And you know what – it was never really easy to get up out of bed. I always wanted to be sleeping instead. It wasn’t easy to stop my day and run. It wasn’t easy, after work when I was exhausted, to lace up my sneakers and get in a quick run. But I did. I had learned that I never came home from a run in a bad mood.
Somewhere along the way, I had learned that my hedonistic nature wasn’t always very smart. I had learned that doing the thing that seemed “easy” in the moment was often hard in the long term. I had learned that the seemingly hard thing had very generous dividends.
As I think back on this now, the cumulative experience of running – especially in PA – brings me joy still. Yes! The sweat, the sore muscles, the blisters…are joyful memories! Though running didn’t offer immediate pleasure, the cumulative effect taught me discipline and joy.
This is the kind of joy that the Lord offers to us, too. His joy isn’t immediate pleasure (though we may experience pleasure from time to time). His joy is fruit of cumulative discipline and work that amounts to something. As the Savior said:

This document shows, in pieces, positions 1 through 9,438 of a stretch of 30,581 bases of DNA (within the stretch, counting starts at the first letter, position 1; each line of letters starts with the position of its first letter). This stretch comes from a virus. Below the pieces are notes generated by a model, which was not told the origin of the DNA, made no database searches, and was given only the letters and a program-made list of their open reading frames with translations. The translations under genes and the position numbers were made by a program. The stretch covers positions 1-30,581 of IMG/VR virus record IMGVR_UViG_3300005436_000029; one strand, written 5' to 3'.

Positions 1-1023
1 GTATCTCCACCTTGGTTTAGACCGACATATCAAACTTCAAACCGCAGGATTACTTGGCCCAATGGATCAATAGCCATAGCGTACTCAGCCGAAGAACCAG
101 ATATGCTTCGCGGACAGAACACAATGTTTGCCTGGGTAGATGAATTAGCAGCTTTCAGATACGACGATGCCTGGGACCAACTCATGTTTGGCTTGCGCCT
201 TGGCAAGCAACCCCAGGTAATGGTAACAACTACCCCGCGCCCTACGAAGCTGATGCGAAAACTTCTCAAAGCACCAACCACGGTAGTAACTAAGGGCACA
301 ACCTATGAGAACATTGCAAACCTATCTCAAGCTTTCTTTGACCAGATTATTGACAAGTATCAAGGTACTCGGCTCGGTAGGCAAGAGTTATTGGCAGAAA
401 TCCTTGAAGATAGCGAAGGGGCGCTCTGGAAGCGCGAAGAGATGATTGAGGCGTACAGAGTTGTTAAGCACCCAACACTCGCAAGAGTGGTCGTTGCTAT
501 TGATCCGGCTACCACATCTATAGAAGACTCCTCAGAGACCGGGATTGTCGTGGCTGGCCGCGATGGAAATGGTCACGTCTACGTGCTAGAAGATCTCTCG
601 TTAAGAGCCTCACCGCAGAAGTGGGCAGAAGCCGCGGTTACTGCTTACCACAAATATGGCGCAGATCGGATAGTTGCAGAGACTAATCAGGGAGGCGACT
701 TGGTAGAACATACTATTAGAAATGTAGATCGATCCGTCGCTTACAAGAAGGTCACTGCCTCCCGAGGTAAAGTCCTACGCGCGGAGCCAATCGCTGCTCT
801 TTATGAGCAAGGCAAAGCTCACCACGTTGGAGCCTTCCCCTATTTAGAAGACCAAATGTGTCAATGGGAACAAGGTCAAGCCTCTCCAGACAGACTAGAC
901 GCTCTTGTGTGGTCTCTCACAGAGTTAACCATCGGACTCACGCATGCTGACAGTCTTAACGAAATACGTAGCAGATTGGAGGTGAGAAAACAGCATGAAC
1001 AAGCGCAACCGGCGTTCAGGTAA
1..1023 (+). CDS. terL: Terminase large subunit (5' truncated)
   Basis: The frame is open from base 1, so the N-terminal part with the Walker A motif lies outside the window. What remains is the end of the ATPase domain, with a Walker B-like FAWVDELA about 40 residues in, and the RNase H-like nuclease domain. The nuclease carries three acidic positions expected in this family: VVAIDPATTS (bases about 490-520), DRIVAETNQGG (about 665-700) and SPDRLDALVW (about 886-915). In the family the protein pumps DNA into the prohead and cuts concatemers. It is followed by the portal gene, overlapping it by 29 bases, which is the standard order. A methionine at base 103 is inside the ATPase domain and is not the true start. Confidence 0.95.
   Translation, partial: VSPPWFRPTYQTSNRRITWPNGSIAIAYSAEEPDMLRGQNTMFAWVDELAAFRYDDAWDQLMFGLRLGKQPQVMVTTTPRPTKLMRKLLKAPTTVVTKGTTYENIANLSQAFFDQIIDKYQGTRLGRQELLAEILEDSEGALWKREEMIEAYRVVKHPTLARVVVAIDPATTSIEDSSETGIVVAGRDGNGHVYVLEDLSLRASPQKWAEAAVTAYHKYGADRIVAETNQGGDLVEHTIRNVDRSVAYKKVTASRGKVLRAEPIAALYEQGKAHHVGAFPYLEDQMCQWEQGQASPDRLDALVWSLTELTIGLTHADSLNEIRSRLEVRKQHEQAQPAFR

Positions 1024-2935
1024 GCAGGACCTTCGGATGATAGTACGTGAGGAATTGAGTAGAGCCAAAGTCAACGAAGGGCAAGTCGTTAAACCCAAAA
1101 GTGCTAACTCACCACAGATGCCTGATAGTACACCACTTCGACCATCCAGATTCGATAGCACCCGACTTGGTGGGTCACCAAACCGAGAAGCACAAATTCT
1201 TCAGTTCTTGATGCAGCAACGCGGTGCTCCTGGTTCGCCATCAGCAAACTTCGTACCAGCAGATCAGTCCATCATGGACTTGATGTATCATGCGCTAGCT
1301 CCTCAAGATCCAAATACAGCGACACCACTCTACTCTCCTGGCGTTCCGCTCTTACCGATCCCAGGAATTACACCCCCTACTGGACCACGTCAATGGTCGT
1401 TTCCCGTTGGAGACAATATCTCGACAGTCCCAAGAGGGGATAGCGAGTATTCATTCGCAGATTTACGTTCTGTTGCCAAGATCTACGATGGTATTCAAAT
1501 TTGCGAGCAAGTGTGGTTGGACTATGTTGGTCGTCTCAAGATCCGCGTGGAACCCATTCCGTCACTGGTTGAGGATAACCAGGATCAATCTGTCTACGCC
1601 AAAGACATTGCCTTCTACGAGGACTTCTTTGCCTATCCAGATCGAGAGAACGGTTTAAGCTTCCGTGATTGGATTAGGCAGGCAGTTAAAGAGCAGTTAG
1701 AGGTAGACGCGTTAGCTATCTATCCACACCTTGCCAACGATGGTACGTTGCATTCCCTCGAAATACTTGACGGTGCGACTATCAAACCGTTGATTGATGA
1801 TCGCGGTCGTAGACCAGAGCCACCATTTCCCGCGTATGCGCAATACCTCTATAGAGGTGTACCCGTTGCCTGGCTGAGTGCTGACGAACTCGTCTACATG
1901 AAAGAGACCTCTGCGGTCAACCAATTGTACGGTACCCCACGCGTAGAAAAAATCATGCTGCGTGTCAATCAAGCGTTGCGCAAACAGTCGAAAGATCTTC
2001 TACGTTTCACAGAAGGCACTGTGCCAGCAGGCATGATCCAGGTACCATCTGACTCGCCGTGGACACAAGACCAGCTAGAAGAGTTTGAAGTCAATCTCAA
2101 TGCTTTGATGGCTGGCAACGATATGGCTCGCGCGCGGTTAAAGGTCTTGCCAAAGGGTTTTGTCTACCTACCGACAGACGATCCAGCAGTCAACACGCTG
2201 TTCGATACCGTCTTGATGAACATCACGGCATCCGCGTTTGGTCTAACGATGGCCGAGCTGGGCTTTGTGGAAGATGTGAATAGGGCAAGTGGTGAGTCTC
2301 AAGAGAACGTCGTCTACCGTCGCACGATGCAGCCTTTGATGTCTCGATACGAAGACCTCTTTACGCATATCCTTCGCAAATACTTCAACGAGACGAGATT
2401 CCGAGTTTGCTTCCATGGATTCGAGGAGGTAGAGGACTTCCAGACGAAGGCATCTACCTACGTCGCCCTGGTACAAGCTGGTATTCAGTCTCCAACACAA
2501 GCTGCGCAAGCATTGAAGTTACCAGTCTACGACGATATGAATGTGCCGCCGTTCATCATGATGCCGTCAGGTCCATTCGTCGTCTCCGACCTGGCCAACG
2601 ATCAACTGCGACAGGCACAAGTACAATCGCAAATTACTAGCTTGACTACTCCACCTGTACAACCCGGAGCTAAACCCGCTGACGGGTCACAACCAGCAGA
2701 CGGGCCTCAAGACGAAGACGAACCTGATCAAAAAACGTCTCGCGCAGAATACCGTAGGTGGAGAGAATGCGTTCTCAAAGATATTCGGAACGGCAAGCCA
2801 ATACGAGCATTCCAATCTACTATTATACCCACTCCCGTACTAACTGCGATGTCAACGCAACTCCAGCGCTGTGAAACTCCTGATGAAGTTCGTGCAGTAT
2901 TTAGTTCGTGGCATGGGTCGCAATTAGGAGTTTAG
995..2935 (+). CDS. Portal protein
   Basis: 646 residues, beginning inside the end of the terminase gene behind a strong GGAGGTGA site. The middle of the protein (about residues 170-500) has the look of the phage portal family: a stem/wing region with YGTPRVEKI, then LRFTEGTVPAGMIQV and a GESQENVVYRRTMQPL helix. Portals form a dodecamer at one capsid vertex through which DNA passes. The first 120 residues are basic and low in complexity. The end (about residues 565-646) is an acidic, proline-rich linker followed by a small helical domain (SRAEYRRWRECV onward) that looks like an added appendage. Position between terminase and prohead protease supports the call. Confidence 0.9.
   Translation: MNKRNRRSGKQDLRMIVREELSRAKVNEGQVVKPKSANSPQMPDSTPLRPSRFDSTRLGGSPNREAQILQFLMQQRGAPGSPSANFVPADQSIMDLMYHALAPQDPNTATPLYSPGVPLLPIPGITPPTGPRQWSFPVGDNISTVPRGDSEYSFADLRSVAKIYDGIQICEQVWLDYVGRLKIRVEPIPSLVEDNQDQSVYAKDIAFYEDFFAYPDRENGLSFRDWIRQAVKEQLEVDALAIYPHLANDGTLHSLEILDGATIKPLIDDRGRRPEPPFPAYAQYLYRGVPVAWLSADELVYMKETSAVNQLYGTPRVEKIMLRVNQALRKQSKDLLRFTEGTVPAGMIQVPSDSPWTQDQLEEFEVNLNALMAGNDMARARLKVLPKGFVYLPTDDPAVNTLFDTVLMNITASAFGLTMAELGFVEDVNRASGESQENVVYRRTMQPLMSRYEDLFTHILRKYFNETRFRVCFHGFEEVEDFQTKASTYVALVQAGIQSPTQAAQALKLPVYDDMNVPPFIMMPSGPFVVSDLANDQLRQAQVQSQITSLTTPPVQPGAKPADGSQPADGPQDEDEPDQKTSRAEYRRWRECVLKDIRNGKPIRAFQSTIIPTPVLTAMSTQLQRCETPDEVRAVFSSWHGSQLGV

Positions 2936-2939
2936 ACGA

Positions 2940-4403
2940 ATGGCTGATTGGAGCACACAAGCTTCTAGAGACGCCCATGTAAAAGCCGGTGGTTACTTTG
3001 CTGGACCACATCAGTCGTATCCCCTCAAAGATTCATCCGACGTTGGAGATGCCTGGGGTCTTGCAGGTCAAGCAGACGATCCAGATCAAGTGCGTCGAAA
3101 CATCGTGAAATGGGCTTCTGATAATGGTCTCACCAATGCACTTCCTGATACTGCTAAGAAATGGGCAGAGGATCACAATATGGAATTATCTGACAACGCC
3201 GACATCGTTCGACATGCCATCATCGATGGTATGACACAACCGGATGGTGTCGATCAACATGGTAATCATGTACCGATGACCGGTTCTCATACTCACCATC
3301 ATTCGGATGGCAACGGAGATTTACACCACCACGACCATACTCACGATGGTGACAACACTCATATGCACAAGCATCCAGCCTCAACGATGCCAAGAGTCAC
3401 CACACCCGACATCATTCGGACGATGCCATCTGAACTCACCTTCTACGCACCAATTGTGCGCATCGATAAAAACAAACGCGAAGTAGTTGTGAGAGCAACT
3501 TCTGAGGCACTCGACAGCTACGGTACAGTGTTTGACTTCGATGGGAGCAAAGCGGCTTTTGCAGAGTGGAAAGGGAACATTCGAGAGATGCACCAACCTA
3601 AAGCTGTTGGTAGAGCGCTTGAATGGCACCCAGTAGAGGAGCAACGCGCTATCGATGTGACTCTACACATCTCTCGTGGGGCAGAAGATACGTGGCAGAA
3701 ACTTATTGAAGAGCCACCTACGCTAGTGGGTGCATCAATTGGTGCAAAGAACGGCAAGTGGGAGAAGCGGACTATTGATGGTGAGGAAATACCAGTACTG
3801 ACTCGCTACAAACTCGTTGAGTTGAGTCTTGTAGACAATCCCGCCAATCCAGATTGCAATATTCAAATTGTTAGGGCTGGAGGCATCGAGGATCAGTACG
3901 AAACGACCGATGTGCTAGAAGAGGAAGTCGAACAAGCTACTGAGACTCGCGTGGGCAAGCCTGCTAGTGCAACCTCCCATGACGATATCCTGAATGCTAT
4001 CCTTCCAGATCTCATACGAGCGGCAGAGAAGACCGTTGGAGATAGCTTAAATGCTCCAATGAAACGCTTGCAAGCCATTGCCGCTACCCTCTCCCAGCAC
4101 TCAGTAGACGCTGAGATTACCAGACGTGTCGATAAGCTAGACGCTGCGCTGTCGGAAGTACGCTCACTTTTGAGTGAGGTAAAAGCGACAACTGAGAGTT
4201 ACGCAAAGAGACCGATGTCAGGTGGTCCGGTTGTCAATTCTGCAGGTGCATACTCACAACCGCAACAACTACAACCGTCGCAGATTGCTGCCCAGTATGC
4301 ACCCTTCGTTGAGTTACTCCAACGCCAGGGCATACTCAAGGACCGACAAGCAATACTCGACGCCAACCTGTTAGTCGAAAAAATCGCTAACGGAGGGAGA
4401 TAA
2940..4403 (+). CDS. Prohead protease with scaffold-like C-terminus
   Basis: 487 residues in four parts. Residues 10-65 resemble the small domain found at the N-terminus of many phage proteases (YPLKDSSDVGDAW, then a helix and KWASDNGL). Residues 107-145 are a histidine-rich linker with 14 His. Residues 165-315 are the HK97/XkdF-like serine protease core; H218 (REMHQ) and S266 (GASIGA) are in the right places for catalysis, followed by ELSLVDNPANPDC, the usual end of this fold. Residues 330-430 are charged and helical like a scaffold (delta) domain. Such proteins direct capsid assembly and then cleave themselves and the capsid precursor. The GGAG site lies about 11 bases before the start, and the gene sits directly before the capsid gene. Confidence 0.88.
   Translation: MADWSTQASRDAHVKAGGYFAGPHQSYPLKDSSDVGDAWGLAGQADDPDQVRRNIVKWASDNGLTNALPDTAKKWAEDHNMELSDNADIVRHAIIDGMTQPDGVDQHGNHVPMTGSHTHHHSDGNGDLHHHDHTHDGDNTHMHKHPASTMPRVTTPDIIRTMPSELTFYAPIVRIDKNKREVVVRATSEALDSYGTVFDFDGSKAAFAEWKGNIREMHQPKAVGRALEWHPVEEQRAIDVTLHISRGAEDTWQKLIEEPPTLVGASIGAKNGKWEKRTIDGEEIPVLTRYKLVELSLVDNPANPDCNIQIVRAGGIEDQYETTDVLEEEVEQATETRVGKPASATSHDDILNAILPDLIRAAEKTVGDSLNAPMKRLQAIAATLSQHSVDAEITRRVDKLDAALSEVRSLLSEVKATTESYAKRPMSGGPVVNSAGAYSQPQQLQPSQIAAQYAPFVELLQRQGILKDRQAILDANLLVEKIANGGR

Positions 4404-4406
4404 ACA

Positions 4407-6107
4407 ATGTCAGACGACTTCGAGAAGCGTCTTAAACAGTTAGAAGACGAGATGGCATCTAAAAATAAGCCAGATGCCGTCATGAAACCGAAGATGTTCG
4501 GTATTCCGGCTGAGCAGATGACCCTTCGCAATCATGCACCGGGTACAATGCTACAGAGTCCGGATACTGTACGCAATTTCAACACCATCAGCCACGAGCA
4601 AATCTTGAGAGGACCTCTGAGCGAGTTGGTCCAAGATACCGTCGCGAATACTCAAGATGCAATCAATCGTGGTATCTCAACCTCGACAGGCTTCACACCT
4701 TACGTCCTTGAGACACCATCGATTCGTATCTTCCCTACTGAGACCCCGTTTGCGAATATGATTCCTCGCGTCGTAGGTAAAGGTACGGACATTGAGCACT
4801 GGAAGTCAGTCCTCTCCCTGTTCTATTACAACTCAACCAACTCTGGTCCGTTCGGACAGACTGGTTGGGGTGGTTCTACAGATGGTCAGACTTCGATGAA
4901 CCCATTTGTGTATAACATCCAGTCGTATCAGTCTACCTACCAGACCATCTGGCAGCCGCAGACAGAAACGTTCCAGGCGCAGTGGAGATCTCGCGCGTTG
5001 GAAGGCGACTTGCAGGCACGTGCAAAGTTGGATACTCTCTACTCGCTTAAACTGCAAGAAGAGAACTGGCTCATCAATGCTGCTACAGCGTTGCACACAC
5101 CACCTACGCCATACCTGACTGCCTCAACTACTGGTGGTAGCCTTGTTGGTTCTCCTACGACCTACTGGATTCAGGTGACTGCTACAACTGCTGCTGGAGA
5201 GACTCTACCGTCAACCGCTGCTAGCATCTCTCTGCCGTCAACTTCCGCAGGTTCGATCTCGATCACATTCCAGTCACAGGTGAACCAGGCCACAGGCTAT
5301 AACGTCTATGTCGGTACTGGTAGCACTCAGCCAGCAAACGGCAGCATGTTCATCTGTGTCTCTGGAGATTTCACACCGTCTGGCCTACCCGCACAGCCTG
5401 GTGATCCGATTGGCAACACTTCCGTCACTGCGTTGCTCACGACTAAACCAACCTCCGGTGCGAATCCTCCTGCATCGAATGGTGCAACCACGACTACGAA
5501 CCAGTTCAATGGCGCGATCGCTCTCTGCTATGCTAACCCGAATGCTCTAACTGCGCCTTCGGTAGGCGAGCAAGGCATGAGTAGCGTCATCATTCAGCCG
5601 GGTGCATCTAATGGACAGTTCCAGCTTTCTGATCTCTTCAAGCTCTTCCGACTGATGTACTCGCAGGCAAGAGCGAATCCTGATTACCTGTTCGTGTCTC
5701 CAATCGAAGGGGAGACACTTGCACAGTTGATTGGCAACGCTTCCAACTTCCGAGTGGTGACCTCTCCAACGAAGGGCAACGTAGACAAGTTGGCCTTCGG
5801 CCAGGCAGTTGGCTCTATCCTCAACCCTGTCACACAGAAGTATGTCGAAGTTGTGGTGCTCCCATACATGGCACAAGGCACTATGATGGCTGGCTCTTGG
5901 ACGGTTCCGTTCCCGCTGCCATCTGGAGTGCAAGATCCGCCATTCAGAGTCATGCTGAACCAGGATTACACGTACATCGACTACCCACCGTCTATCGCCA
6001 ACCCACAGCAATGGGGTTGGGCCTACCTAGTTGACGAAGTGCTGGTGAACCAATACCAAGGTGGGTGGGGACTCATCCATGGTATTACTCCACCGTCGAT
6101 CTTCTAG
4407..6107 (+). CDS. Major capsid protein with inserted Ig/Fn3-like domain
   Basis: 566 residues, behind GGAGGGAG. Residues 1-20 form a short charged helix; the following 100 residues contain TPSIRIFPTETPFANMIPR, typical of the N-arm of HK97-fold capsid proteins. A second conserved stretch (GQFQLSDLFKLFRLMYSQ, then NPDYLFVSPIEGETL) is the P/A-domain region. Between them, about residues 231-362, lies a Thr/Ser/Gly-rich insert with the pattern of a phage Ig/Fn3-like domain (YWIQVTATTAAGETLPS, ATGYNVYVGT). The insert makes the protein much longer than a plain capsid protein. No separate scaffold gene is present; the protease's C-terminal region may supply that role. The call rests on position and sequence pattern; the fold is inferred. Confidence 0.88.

“Peace I leave with you, my peace I give unto you: not as the world giveth, give I unto you. Let not your heart be troubled, neither let it be afraid.” – John 14:27
The Lord’s joy isn’t the fleeting pleasure that we see in advertisements. When we ponder Lehi’s teaching—men are that they might have joy, we must apply God’s definition of joy and happiness and peace. It may not seem as appealing to our hedonistic side, but it is what we are all actually after.
God’s joy is the rush we feel when we finish a difficult but good task, God’s joy is the love that makes our heart want to explode when we see our little children sleeping peacefully. God’s joy is the quiet peace that fills our souls when we sit at the beach and watch the rolling waves, when we smell the fresh pines in a mountain top, or ponder the intricacies of a simple wildflower.
Ultimately, God’s joy is our joy:
“For behold, this is my work and my glory—to bring to pass the immortality and eternal life of man.” – Moses 1:39